Projects seek concrete solutions to global warming

When it comes to global warming, most people worry about power plants. Claire White thinks about another kind of plant — those that make cement.

"Cement production and cement powder are a major component of greenhouse gas emissions," said White, an assistant professor of civil and environmental engineering and the Andlinger Center for Energy and the Environment at Princeton University. "It accounts for between 5 and 8 percent of human-made carbon dioxide."

Along with co-researchers from across the University, White is exploring ways to manufacture cement with a much lower contribution to global warming. Some of these cement substitutes completely eliminate the need to burn limestone at high temperature, a critical step in standard cement production that accounts for much of the CO2 emissions. By using waste components such as slag from steel manufacturing instead of cement powder, manufacturers can cut greenhouse emissions by 80 to 90 percent, White said.

"To make conventional cement, you need to dig raw materials out of the ground and heat them to very high temperatures. You are essentially driving off CO2 molecules," she said. "These alternate forms of cement — called alkali activated or geopolymer cements — either use byproducts from industrial processes or use entirely different methods to create the end product."


Claire White (right), assistant professor of civil and environmental engineering and the Andlinger Center for Energy and the Environment, worked with postdoctoral research associate Antoine Morandeau to invent ways to produce cement with a much lower contribution to global warming. (Photo by Frank Wojciechowski for the Office of Engineering Communications)

Cement mixed with water creates the binding agent, which forms concrete when other materials are incorporated, including crushed rock and sand. As a basic building material, concrete with some similarities to today's material has been used for thousands of years in structures such the Pantheon in Rome and the Guggenheim Museum in New York. Today, concrete is the second-most used resource by volume worldwide after water.

White began studying low-carbon versions of cement as a graduate student at the University of Melbourne in Australia. A research team there was studying the durability of alternate forms of cement, and turned to the former Soviet Union for field research. The Soviets had built a number of structures using a type of cement that relies on slag, a byproduct of steel production, as a substitute for limestone.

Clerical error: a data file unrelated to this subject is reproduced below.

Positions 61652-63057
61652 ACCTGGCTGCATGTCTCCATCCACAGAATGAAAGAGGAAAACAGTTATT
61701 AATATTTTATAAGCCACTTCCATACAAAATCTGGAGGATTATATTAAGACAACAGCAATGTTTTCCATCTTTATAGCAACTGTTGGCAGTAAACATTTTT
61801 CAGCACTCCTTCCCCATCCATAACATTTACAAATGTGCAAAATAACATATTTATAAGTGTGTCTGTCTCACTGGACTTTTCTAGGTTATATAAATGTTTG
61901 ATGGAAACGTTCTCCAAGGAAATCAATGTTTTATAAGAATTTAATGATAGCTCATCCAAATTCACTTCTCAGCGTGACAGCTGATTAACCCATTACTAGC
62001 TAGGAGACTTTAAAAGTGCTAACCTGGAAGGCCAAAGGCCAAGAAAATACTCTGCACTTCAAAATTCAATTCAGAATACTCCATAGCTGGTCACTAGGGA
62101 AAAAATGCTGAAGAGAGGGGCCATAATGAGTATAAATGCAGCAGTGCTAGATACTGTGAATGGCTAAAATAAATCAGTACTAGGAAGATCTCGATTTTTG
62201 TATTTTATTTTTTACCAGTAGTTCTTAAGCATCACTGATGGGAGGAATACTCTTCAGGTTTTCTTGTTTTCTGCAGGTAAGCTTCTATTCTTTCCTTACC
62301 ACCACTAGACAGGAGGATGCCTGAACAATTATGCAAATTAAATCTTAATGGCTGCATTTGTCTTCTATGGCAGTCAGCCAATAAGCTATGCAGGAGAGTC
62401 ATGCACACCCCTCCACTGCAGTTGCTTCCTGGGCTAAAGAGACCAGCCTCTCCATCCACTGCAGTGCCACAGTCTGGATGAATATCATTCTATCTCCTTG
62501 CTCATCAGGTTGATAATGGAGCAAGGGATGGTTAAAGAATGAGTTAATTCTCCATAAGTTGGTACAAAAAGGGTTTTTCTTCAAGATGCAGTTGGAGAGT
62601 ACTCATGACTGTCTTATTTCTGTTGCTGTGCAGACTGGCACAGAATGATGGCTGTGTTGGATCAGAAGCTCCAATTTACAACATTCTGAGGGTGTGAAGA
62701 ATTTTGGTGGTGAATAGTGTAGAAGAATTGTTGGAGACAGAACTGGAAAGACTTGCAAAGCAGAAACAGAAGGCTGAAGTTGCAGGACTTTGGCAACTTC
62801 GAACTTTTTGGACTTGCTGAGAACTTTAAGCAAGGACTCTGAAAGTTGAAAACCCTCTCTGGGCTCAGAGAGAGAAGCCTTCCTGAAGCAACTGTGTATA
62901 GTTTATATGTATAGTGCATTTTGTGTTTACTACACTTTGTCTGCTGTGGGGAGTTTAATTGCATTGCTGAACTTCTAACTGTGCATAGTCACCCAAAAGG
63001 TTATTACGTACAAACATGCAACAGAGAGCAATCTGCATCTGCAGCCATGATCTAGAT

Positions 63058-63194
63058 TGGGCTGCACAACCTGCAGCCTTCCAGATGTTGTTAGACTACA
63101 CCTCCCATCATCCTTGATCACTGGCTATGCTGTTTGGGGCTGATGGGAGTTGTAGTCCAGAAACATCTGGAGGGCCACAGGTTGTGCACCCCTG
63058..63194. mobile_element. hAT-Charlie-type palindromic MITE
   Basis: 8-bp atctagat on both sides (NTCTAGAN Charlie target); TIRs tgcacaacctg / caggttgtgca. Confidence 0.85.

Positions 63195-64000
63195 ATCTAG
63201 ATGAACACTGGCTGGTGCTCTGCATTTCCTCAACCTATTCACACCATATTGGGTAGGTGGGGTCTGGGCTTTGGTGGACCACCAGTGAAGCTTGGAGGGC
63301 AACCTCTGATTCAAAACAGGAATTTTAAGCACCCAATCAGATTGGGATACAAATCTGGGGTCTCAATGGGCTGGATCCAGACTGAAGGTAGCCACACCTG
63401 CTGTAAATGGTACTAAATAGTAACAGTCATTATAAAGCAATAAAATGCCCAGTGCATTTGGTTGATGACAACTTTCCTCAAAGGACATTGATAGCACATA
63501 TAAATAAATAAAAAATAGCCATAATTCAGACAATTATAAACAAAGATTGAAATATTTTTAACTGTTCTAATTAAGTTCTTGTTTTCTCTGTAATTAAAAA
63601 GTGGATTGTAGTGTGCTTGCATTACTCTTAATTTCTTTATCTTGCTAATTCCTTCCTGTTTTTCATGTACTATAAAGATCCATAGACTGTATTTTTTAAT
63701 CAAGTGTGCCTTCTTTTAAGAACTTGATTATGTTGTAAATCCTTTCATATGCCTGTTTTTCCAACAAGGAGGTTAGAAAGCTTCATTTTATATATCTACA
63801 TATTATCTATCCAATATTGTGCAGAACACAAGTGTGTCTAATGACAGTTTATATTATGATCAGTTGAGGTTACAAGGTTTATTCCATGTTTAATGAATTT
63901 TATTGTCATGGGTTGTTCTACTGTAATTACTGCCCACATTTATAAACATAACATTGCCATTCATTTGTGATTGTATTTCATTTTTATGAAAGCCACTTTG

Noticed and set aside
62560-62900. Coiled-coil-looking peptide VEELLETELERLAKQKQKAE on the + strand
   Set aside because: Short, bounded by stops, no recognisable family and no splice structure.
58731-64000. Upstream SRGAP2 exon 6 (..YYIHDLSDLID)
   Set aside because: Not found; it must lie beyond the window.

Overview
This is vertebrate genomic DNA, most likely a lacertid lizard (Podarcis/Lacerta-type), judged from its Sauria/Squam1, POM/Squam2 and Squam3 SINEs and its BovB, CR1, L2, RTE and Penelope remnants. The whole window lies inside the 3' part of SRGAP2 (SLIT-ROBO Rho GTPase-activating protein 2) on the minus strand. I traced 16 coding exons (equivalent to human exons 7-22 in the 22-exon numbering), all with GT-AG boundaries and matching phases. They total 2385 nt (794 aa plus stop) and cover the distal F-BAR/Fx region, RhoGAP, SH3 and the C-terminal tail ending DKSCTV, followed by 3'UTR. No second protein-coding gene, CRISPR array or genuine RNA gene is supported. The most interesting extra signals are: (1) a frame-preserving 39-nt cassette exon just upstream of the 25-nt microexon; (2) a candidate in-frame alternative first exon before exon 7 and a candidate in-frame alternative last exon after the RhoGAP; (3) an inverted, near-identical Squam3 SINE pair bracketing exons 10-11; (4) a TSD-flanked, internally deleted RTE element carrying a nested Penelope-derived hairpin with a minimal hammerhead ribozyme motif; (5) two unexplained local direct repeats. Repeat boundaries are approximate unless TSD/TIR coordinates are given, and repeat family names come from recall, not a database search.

"For the Soviets it was a cost and material supply issue," White said. "The researchers examined structures built between 1964 and 1982. From a visual standpoint, they are still quite sound."

Although that is an encouraging sign, it is not necessarily proof of the material's durability. Many of these materials, called alkali-activated cements, have been around for years, but the idea of using them in widespread production to reduce greenhouse gas emissions is relatively new. The problem is that cement lasts so long that construction standards demand decades of reliability.

"Even with regular concrete formulations being employed today, you don't have an extensive historical database," said Dale Bentz, a chemical engineer with the National Institute of Standards and Technology who specializes in cement research. "It is even more difficult for the new materials."

Bentz said one challenge in evaluating possible new cements is simulating the decades of wear and variety of environmental conditions that concrete structures face. To do that, scientists can conduct experiments in which they subject concrete samples to simulated aging, or they can construct computer models to simulate aging in the concrete.

"You have to be careful that you are not changing the underlying chemistry," White said. "We can bump up the concentration of chemicals responsible for degradation. But the difficult thing is trying to make sure you are replicating natural conditions."


An X-ray image of a cement sample shows small cracks that formed as it dried. Research funded by the Princeton E-ffiliates Partnership Fund has revealed ways to reduce this cracking in new generations of cement that are less environmentally damaging. (Image courtesy of Claire White, Department of Civil and Environmental Engineering and the Andlinger Center for Energy and the Environment)

One of White's projects, supported by the Andlinger E-ffiliates Partnership Fund, involves using X-ray tomography to study methods for eliminating tiny cracks that develop as some of the alternative cements dry. These micro-cracks, some of which are invisible to the naked eye, can weaken concrete over the long term. White's team has been working to understand their development and propose efficient ways to minimize the cracking.

"We found that by adding really small quantities of zinc oxide nanoparticles, the crack density at the cement surface is reduced," she said.

White's team also is developing models to simulate aging on a variety of cements. The goal, she said, is to rapidly evaluate weaknesses that emerge as concretes age and to propose solutions. While laboratory experiments can be extremely effective, modeling would allow researchers to test new methods more quickly.

"We don't have data indicating how well they will last for 50 to 100 years," she said. "This is an area in which university research is ideal," she said. "We have the ability to take a longer view."